Maternal and neonatal outcomes of antenatal anemia in a Scottish population: a retrospective cohort study

Ruramayi Rukuni, Sohinee Bhattacharya, Michael F. Murphy, David Roberts, Simon J. Stanworth, Marian Knight

Research output: Contribution to journalArticle

Abstract

Introduction Antenatal anemia is a major public health problem in the UK, yet there is limited high quality evidence for associated poor clinical outcomes. The objectives of this study were to estimate the incidence and clinical outcomes of antenatal anemia in a Scottish population. Material and methods A retrospective cohort study of 80 422 singleton pregnancies was conducted using data from the Aberdeen Maternal and Neonatal Databank between 1995 and 2012. Antenatal anemia was defined as haemoglobin ≤10 g/dl during pregnancy. Incidence was calculated with 95% confidence intervals and compared over time using a chi‐squared test for trend. Multivariable logistic regression was used to adjust for confounding variables. Results are presented as adjusted odds ratios with 95% confidence interval. Results The overall incidence of antenatal anemia was 9.3 cases/100 singleton pregnancies (95% confidence interval 9.1–9.5), decreasing from 16.9/100 to 4.1/100 singleton pregnancies between 1995 and 2012 (p < 0.001). Maternal anemia was associated with antepartum hemorrhage (adjusted odds ratio 1.26, 95% confidence interval 1.17–1.36), postpartum infection (adjusted odds ratio 1.89, 95% confidence interval 1.39–2.57), transfusion (adjusted odds ratio 1.87, 95% confidence interval 1.65–2.13) and stillbirth (adjusted odds ratio 1.42, 95% confidence interval 1.04–1.94), reduced odds of postpartum hemorrhage (adjusted odds ratio 0.92, 95% confidence interval 0.86–0.98) and low birthweight (adjusted odds ratio 0.77, 95% confidence interval 0.69–0.86). No other outcomes were statistically significant. Conclusions This study shows the incidence of antenatal anemia is decreasing steadily within this Scottish population. However, given that anemia is a readily correctable risk factor for major causes of morbidity and mortality in the UK, further work is required to investigate appropriate preventive measures.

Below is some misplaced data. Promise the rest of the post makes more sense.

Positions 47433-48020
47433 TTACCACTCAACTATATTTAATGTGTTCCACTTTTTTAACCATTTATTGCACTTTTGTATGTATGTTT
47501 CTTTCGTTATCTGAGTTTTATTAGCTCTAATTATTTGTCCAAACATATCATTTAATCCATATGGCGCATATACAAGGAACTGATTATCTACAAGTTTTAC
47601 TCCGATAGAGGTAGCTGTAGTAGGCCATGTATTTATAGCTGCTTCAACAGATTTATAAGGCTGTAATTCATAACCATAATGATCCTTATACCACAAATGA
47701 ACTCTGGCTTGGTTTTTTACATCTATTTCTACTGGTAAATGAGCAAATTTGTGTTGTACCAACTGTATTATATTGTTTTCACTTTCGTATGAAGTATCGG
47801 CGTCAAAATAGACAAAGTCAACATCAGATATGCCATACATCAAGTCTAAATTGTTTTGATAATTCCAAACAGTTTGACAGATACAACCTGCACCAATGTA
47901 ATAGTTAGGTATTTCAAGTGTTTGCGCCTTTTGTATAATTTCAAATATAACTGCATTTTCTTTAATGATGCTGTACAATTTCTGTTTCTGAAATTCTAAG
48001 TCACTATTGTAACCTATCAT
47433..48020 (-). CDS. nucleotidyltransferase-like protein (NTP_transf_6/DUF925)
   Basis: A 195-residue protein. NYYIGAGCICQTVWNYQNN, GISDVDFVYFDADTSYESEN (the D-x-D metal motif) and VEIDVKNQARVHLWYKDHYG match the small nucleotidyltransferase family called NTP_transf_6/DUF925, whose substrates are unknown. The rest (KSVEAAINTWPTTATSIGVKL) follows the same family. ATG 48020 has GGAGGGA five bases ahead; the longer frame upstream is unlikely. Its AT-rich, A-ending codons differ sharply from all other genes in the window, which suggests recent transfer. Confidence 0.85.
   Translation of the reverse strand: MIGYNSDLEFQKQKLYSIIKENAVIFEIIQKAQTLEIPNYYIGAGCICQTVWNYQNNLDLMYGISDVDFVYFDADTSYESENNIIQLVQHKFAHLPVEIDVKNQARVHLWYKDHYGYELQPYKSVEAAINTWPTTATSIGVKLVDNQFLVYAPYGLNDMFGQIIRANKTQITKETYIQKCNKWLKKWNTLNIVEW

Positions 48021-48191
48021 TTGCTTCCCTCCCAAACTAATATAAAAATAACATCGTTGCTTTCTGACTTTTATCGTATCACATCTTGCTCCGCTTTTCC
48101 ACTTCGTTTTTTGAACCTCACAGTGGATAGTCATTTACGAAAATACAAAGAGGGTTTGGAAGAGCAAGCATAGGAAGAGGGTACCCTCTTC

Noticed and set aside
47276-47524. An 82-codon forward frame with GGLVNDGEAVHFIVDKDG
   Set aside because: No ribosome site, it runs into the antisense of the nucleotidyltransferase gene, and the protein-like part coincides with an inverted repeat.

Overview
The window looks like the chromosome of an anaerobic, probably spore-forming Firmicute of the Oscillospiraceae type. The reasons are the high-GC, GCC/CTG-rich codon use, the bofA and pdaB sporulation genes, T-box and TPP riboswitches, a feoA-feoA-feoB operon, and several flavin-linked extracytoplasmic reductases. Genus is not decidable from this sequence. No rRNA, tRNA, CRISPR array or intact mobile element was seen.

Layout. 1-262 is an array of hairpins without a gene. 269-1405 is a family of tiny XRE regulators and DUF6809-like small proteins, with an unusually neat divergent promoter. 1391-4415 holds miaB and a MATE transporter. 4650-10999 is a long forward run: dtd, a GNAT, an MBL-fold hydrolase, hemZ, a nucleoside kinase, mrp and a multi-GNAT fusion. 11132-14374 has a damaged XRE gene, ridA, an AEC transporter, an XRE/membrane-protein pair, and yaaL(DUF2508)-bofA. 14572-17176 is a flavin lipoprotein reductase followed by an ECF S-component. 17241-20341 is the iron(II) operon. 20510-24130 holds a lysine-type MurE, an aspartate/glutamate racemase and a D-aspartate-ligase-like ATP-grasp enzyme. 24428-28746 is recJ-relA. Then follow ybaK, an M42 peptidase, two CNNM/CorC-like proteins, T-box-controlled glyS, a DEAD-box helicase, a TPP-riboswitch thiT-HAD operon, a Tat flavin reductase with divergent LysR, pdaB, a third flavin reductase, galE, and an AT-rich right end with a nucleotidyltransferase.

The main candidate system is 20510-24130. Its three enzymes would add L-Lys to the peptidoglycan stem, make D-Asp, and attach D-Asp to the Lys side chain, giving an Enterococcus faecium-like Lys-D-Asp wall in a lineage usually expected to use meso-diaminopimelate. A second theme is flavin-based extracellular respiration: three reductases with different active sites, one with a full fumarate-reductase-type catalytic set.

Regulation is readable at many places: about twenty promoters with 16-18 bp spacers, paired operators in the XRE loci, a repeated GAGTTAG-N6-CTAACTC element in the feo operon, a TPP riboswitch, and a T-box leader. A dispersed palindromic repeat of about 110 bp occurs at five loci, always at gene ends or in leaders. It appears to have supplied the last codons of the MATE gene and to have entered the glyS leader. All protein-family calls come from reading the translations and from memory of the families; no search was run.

Original languageEnglish
Pages (from-to)555-564
Number of pages10